Buchanan Sisters

The Buchanan Sisters Mausoleum was restored as part of a fund raising project by The Friends of Glasgow Necropolis.  For more information please visit the Buchanan Sisters Appeal page.

This monument is in memory of Margaret, Jane and Elizabeth Buchanan otherwise known as the Misses Buchanan of Bellfield Estate near Kilmarnock, They have the distinction of having the only pre-paid mausoleum in the Necropolis at a cost of £85.  Their father was George Buchanan of Woodlands who was born on the 20th May 1755 in Killearn and was one of seven brothers and three sisters. George established himself as merchant in Glasgow and he and his brothers were involved in the cotton spinning trade. He married Jean Miller, who brought with her the estate of Woodlands, at that time some distance to the west of Glasgow.

As the city grew Woodlands eventually became absorbed within the city of Glasgow and was deemed to be unsuitable as a residence. George Buchanan bought Bellfield Estate, near Kilmarnock from Mr James Fairlie of Holmes and it is here that the three Misses Buchanan lived and died.

George Buchanan and his wife had three sons and three daughters, none of whom ever married. The three sons all predeceased the daughters and their shares and personal wealth obviously increased the wealth of the daughters.

In 1861, the sisters jointly executed a will and their legacy was known as The Buchanan Bequest. Although subject to amendment by the last survivor, Elizabeth (the sisters died in eldest first and so on), it remained substantially as agreed upon.

Margaret, the eldest sister, died aged 71 on the 13th February 1864 of a heart attack.  Jane, died aged 71 on 17th December 1867 from influenza and Elizabeth died aged 72 on 23rd April 1875 of Febricula, a form of very high fever with a body temperatures of 104.5 – she had the fever for 10 days.

The Provost and Magistrates of Kilmarnock and the Ministers of Kilmarnock and Riccarton were appointed as Trustees of the Buchanan Bequest which included the following:

£10,000 was left to the Merchants House on the condition that the tomb of the family in the Glasgow Necropolis be maintained in proper order and repair during all time coming.

£4,200 was to be used as a bursary for the use of two students who intend to become Ministers of the Church of Scotland.

£30,000 to be held by the trustees of the estate and accumulated for ten years, the object of which was to found as hospital for the maintenance of indigent and infirm burgesses of Glasgow of 60 years of age and more (preference if the name was Buchanan),The trustees were to purchase two acres of ground within eight miles of Glasgow and erect a hospital , after ten years the hospital and the funds accumulated were to be handed over to the Lord Provost and Magistrates of Glasgow.  Bellfield House was to be turned, in part, into a library and the remaining portion of Bellfield to be used as an asylum for the poor people of sixty years of age and upward from the parishes of Kilmarnock and Riccarton. This facility was also to serve young people permanently injured by accident.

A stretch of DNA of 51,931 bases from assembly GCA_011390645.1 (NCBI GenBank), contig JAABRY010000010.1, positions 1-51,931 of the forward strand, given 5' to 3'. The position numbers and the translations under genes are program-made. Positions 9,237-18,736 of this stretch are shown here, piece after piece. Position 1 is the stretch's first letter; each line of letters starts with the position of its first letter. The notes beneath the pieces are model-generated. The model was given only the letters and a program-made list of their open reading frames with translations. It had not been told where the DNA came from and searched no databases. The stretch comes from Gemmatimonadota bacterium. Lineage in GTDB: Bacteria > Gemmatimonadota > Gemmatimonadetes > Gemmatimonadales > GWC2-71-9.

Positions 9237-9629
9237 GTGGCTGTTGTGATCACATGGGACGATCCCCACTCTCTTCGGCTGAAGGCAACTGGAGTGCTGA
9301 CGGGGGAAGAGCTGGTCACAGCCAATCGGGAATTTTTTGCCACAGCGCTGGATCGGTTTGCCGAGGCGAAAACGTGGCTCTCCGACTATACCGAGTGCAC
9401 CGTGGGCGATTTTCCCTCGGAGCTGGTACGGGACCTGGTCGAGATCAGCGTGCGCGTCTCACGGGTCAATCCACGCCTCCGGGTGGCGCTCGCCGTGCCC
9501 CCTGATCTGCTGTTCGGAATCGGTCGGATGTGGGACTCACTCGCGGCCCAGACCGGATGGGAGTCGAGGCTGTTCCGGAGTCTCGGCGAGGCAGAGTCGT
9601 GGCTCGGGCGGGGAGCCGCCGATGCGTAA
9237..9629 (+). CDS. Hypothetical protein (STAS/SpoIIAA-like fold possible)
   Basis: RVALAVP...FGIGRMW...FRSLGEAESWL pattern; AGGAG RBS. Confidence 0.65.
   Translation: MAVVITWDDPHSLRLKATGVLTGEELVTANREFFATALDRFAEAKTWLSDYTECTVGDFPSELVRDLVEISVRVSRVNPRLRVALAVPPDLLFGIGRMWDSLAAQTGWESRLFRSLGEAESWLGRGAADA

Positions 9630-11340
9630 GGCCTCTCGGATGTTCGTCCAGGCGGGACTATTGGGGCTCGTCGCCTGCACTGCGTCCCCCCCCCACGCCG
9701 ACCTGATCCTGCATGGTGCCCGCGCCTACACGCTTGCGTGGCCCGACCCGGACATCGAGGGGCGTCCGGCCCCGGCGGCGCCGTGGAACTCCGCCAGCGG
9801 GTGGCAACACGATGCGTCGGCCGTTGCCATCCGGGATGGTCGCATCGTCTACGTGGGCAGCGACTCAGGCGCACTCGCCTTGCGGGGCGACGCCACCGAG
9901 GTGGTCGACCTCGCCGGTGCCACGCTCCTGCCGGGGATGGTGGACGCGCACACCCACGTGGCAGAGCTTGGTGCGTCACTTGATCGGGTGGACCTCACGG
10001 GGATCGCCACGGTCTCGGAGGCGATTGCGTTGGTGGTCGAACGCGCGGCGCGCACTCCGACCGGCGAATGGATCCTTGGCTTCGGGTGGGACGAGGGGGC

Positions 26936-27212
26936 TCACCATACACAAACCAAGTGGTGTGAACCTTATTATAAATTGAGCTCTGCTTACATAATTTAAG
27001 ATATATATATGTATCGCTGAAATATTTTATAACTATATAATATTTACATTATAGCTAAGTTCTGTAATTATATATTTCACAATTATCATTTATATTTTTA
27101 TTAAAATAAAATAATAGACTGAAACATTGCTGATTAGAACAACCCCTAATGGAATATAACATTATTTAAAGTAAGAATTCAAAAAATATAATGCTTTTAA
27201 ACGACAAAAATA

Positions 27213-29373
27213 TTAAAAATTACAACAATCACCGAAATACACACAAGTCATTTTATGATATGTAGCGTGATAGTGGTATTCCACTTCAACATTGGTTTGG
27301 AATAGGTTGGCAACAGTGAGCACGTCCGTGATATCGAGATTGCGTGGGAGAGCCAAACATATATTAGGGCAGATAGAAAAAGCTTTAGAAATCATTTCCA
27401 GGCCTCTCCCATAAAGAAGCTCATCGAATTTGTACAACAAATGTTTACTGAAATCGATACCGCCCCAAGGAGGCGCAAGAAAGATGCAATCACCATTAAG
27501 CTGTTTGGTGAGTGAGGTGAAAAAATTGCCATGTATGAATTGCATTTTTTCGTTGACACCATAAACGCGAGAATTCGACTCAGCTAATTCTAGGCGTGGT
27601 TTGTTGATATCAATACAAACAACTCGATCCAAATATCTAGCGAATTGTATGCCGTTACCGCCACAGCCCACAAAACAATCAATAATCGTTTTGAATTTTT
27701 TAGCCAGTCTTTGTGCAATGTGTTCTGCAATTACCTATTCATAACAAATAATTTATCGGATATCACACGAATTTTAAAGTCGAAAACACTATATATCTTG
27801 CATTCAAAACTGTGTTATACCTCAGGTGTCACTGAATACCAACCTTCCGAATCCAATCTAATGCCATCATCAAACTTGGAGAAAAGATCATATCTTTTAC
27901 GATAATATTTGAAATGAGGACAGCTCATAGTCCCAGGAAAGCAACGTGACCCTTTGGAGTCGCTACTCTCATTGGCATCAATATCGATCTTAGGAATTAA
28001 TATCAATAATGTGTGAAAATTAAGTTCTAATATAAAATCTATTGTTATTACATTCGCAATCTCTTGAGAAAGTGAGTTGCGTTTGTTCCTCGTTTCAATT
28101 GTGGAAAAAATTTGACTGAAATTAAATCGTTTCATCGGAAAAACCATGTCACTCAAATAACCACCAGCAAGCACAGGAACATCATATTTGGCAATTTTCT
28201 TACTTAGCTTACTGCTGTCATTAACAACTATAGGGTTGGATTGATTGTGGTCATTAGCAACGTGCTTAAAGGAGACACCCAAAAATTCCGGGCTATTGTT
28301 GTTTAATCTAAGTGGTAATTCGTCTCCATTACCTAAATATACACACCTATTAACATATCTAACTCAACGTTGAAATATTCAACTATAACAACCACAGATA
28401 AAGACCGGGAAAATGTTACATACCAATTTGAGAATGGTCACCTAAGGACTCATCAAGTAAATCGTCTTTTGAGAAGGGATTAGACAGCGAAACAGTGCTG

£5 was to be paid yearly to the Ragged School of Kilmarnock.

£3 to the Fever Hospital and the Infirmary of Kilmarnock.

£130 for a missionary was also to be appointed by the parish minister and £10 yearly for him to buy flannel clothing for the poor.

At the end of numerous other acts of kindness the remaining funds were split between Glasgow Royal Infirmary and the Glasgow Asylum for the Blind.

In total £86,200 was bequeathed, which did not include all the yearly small donations, which equates to £4,092,776 in 2007 terms.

The House did not last for long as an Asylum, but it continued to be used by the community from the late 1960s to early 1970s as a occasion for weddings and such like. Unfortunately the house no longer exists, but the walled garden area of the estate is now a bowling club and the remainder of the estate is now housing.

The Dick Institute, in Kilmarnock, is in possession of the important part of the library of the Buchanan Bequest which contains over a 100 titles dating from 1759 to 1856, the portraits of two of the ladies of are also held there.

An obituary appeared in the Glasgow Herald on Friday, May 7, 1875.
Click to download the Obituary.
This material within the PDF was researched and kindly sent to us by Morag Fyfe of the West of Scotland Family History Society.


Credits : Images reproduced by the kind permission of East Ayrshire Arts & Museums.


The Dick Institute, Kilmarnock

Future Museum South West Scotland

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